Tavi: Yes, absolutely -- even though Rookie is not the same as, you know, making a fantastical movie or something, even though it's not fiction and we are trying to be honest, I feel most inspired after reading a book or watching a movie. I think it's because they create a feeling in you that makes YOU want to do the same, and that's important to us at Rookie, inspiring our readers to be creative themselves, instead of just taking in what we do.
I love Patti Smith and E. E. Cummings and Margaret Atwood.
Most of my favorite movies are teen movies, dark comedies like HEATHERS
Me: HEATHERS is amazing! I was there when it first came out!
How do you take it knowing that there are people (many of whom you've never met) who are inspired by you?
Is that humbling or energizing?
Tavi: I know I can't read into it too much -- I gave a talk about “fangirling” at the Sydney Opera House and Melbourne Writers Festival in August about this -- because so much of what people love about a writer, musician, etc. is more a reflection of the person who loves it. So I'm very happy people respond to what I do or can see me as "inspiring," as you say, but I know there's a lot that goes on between my putting myself out into the world and how they receive me. I also just think it's unhealthy to take any feedback too personally, whether it's positive or not. It's just tricky territory.
Me: You have a healthy attitude. Very wise.
Tavi: Ultimately, however, you know, I'm not complaining. For as much as there's no for sure way to measure the validity of every single ounce of feedback from every single person, I am pleased and flattered that the overall response to what I do has been encouraging.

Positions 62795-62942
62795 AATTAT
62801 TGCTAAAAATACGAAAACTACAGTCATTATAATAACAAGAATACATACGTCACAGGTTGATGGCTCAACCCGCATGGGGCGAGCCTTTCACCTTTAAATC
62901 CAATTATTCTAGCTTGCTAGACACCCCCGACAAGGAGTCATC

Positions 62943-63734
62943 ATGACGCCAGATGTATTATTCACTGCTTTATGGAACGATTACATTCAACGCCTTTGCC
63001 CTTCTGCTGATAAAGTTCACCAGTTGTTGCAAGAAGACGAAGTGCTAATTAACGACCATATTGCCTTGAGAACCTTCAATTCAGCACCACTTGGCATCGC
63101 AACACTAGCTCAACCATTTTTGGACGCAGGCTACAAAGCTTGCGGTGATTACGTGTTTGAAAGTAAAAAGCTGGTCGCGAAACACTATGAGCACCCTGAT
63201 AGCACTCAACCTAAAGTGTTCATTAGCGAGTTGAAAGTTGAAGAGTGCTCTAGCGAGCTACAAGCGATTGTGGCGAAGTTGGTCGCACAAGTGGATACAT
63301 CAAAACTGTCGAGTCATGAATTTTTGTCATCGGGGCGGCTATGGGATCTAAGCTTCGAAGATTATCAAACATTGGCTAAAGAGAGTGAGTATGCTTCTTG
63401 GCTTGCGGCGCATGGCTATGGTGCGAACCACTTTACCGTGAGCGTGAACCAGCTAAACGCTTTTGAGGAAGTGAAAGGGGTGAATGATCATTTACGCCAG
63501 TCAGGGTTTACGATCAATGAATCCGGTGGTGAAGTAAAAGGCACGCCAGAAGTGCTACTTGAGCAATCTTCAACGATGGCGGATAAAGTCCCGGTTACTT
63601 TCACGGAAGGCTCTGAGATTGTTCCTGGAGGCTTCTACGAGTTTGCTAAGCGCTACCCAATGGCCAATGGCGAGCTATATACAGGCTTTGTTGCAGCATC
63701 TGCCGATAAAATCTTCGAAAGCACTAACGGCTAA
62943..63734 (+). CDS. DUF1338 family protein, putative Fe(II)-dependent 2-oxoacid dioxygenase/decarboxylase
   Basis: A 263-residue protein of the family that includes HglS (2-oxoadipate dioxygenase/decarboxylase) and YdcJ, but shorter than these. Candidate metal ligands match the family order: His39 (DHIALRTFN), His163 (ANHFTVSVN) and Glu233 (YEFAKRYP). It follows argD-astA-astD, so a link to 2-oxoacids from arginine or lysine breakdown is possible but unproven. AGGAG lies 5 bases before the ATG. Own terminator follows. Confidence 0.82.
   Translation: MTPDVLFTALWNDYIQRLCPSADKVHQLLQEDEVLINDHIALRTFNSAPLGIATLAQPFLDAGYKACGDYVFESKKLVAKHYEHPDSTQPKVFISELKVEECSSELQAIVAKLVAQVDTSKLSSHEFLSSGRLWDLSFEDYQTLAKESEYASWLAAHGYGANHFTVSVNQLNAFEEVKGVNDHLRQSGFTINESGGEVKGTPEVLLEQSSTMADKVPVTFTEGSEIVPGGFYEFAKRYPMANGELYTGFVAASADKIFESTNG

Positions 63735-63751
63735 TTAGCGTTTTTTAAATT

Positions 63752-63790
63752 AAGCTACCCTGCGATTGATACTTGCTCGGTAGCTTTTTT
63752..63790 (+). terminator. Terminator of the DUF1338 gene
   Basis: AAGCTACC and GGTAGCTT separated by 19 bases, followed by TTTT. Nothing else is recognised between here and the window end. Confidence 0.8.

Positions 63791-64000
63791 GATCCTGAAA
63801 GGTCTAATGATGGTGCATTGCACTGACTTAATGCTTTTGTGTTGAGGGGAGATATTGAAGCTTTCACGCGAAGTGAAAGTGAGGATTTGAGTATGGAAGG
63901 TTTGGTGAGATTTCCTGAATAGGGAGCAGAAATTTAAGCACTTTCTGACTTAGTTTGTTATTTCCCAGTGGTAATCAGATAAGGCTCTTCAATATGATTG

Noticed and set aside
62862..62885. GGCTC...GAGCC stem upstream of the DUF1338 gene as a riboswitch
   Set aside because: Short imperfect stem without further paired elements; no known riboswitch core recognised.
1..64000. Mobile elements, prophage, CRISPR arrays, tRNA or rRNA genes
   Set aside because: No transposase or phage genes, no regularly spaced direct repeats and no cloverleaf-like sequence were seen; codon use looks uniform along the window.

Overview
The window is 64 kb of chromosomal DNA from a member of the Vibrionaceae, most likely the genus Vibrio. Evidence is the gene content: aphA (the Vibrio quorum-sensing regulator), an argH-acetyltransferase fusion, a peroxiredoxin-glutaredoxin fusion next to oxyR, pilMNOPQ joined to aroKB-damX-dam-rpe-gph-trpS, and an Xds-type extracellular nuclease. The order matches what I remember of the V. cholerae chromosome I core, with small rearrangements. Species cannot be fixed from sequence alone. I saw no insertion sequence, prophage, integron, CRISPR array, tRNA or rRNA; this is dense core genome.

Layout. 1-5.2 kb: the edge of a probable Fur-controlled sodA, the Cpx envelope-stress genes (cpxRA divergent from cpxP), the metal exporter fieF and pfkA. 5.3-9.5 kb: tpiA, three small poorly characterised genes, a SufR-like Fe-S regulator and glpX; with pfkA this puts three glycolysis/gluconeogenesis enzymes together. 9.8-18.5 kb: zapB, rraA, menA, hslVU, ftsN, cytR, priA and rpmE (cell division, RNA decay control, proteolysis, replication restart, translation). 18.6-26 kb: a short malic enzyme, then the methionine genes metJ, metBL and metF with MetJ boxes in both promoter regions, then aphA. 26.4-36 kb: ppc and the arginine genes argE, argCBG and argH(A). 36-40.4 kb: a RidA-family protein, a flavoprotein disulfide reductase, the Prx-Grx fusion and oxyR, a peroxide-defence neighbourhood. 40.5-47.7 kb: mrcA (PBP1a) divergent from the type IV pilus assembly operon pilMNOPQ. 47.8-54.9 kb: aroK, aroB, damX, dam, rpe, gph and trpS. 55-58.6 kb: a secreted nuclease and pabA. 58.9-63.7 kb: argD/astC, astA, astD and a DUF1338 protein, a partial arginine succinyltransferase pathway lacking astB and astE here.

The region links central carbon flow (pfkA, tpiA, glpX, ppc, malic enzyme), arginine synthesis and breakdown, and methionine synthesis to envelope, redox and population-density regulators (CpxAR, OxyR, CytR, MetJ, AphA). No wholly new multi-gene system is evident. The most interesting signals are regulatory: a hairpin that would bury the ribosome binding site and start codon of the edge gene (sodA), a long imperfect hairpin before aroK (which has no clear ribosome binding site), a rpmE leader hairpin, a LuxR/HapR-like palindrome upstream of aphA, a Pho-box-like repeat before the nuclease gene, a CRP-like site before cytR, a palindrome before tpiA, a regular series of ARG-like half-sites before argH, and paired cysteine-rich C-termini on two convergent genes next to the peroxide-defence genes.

Me: What has been the biggest surprise (or surprises) to you about embarking on this endeavor?
Tavi: Hmmm. That it's happened at all, really.
Me: The book itself is kind of crazy and magical. I can't think of anything else out there like it.
Tavi: Thank you so much! That's so nice of you to say.
Also, (another surprise), when I went to Fashion Week regularly and wrote about fashion and worked with fashion magazines, everyone thought that industry would like, poison my brain. Honestly, I think there is that kind of cattiness in a lot of different areas I've worked in. It's not exclusive to fashion, or any industry.
It's just that when stuff like power comes into play, people get insecure or threatened or what have you, and then they forget about what they actually love about their work, and they act out -- whether they work in fashion, publishing, film...The risk in saying this is making myself the exception, and I'm not; I get disillusioned, too.
But if you're asking what the biggest surprises have been, that's one of them: that I have witnessed more cattiness among adults with jobs than I have in high school.
Me: Thank you for chatting with me, Tavi. You've been very gracious. Okay. Take care. I hope we can talk again another time.
Tavi: Yes! Thank you!
*This interview, with slight re-edits, was originally published under my "Prof. Challenger" nom de plume at Aint-it-cool.